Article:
Allegiances Shift From Red to Blue In Fairfax

By Amy Gardner
Washington Post Staff Writer
Thursday, June 21, 2007

By most accounts, Fairfax County Democrat Mike McClanahan would have had an easier time beating activist Republican Stan L. Reid for Springfield district supervisor than GOP primary winner Pat S. Herrity in a county that seems to tilt further to the political left with each passing election.

Even the Springfield district, a traditional GOP stronghold that stretches from just west of the Springfield interchange nearly to Centreville and forms most of the county's southern border with Prince William County, is shading blue. Although Republican Elaine N. McConnell has represented the district on the board for six terms, U.S. Sen. James Webb (D) won the majority of votes in Springfield last year against incumbent Republican George Allen. And Timothy M. Kaine, also a Democrat, took the district the year before in the gubernatorial race.

McClanahan, 47, the owner of a management training company who lives with his wife, Michelle, and 13-year-old son in Burke, would have had an easier time collecting votes from the prized electoral middle if he could have portrayed his opponent as a staunch conservative who doesn't represent Fairfax's values, several said. With a platform to bring Metro along the Interstate 66 corridor to Fair Oaks and Fair Lakes, encourage transit-oriented development around Metro stations and sustain county support for public schools, McClanahan has adopted many of the positions of the current, Democrat-controlled Board of Supervisors.

"We need to be proud of our government in Fairfax County," McClanahan said. "They're fiscally responsible. The leadership has been good. They take a bipartisan approach to everything and that leads to good government."

The task of winning becomes more difficult against Herrity, 47, chief operating officer of a communications technology firm, who walloped Reid in the primary last week with 3,067 votes to Reid's 1,414. Although Herrity follows the Republican line by proclaiming Fairfax taxes too high, he acknowledges an acute awareness that the issues residents most want to hear about are growth and traffic.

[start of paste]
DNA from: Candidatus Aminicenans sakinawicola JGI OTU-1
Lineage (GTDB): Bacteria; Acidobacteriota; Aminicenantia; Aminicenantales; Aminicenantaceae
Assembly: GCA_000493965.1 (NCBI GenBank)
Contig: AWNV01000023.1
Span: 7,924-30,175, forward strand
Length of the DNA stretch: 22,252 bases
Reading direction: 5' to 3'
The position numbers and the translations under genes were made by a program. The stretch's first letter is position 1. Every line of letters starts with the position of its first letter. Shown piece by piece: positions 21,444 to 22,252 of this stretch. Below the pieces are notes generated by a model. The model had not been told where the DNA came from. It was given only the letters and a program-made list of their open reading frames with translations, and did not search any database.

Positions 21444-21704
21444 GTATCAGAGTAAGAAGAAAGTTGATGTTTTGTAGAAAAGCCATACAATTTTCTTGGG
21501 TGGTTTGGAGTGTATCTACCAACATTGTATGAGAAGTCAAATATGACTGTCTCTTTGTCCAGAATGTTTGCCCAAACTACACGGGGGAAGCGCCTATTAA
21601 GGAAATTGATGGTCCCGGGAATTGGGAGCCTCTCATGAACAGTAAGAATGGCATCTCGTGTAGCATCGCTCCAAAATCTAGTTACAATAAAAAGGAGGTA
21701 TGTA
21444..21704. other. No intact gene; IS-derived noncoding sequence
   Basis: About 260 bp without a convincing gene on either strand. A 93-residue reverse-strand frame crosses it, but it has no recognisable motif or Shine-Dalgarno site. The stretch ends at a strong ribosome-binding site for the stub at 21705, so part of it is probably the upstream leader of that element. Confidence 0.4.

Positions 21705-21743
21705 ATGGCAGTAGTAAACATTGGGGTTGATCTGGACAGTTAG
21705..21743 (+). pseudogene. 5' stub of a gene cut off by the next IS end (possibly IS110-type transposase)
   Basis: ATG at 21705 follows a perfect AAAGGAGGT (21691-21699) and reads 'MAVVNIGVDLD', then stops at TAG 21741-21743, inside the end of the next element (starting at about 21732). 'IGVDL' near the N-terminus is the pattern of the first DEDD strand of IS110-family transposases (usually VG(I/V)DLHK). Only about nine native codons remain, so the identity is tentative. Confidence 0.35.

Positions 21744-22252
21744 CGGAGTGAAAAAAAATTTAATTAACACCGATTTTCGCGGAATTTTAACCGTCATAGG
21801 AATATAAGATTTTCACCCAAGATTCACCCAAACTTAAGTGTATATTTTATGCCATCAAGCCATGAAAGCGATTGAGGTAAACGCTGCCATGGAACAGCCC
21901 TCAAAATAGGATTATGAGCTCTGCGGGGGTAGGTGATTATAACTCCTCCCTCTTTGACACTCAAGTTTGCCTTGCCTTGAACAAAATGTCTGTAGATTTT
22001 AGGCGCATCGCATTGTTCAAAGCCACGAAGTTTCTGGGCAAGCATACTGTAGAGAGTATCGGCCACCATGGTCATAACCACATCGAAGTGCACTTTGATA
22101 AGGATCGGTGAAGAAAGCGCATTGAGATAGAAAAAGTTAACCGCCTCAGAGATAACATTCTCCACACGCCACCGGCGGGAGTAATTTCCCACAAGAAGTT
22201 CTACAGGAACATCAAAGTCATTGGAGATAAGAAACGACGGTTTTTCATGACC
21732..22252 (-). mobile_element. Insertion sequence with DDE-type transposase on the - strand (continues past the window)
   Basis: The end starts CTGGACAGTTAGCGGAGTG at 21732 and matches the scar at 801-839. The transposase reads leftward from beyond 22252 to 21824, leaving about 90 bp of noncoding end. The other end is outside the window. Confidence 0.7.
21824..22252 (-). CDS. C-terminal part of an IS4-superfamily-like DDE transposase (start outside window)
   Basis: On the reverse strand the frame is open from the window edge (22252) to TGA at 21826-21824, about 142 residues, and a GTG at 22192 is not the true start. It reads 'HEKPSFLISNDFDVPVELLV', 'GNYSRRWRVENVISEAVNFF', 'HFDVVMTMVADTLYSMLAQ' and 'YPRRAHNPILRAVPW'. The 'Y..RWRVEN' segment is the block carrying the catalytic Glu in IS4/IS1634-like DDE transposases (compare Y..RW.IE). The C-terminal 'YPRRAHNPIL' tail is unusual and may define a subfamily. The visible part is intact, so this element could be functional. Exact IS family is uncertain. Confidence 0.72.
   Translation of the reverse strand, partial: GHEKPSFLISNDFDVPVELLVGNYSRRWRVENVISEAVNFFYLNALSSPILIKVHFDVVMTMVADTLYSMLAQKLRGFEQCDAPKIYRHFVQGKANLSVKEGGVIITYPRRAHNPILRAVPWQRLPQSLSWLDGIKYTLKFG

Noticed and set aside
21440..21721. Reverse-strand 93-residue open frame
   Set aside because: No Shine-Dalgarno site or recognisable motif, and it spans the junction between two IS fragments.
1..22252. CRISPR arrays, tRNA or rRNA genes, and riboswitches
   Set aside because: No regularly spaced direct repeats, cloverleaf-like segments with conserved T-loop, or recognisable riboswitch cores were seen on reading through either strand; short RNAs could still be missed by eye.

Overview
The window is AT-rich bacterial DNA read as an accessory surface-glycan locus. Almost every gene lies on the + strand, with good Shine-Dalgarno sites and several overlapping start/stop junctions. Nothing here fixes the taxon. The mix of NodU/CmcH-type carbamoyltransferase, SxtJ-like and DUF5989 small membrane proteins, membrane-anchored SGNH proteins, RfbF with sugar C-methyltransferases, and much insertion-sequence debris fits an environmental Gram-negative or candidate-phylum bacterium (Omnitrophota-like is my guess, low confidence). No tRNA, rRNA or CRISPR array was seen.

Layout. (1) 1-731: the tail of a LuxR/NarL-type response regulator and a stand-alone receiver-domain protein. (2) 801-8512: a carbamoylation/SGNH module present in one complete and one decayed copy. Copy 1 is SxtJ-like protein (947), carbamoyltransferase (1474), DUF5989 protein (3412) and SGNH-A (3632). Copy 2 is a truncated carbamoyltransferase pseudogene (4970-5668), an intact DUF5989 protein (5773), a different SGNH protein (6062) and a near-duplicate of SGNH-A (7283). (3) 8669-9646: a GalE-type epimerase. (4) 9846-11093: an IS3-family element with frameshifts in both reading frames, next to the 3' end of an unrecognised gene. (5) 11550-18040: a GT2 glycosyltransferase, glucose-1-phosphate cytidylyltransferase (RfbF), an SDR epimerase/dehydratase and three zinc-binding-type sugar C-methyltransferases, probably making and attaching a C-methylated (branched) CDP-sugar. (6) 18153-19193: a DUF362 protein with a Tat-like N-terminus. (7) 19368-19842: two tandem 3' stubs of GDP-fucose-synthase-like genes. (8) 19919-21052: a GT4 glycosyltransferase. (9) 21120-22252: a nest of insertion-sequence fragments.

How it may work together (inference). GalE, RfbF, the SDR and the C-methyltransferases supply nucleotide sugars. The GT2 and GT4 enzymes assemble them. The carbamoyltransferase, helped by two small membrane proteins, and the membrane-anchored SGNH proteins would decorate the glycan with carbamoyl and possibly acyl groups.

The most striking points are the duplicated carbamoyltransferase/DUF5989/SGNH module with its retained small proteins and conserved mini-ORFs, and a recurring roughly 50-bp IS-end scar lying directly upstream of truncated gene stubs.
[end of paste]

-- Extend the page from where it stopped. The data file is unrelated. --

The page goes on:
"The independent voter is waiting to be impressed," said state Sen. James K. "Jay" O'Brien (R-Fairfax), who represents much of the Springfield district. "Pat can do that. Pat can do that better than any other candidate there."

Herrity has promised to wrest more money from developers in exchange for the right to build and to funnel that money into road and transit improvements. He also says that the county's contribution to the Metro system must be scrutinized and that the money would be better spent on what he views as the county's more efficient Connector bus system.

Herrity thinks Fairfax leaders' push to allow higher-density residential development around transit stations warrants greater scrutiny to be sure that the county is not squandering a chance to welcome more lucrative commercial properties into the tax base. Finally, he believes the county must enforce zoning rules more forcefully to stop illegal boarding houses from cropping up in residential neighborhoods.

"We will continue to run on the same thing we ran on in the primary," Herrity said. "Making transportation a priority, holding developers accountable, lowering homeowners taxes and controlling spending and protecting our neighborhoods."

Another challenge for McClanahan will be Herrity's name. A lifelong Springfield resident who now lives with his wife, son and daughter in Little Rocky Run, Herrity is the eldest child of John F. "Jack" Herrity, the former Fairfax board chairman (and Springfield supervisor before that) who died last year and after whom one of the three main Fairfax government buildings is named.

"I think this is a race that will be closely watched," said McConnell, who endorsed Herrity in the primary and will continue to support him through the fall. "The district is changing, but the issues that are pressing right now are going to be the thing. [Voters] are going to choose people based upon what their platform is."

To appeal both to the Springfield district's newcomers as well as its longtime residents, McClanahan is touching on a range of issues this year. In addition to the expected homages to growth, transportation and public education, McClanahan promises to protect older neighborhoods and to balance new, urban development with the desires of established communities. He also promises to devote more resources to the county police department to combat gang violence.

The Springfield supervisor race appears unlikely to shape up as a high-dollar affair. Herrity had just a little more than $14,000 in the bank at the end of May, according to the most recent state disclosure report, and McClanahan had just over $12,000.

© 2007 The Washington Post Company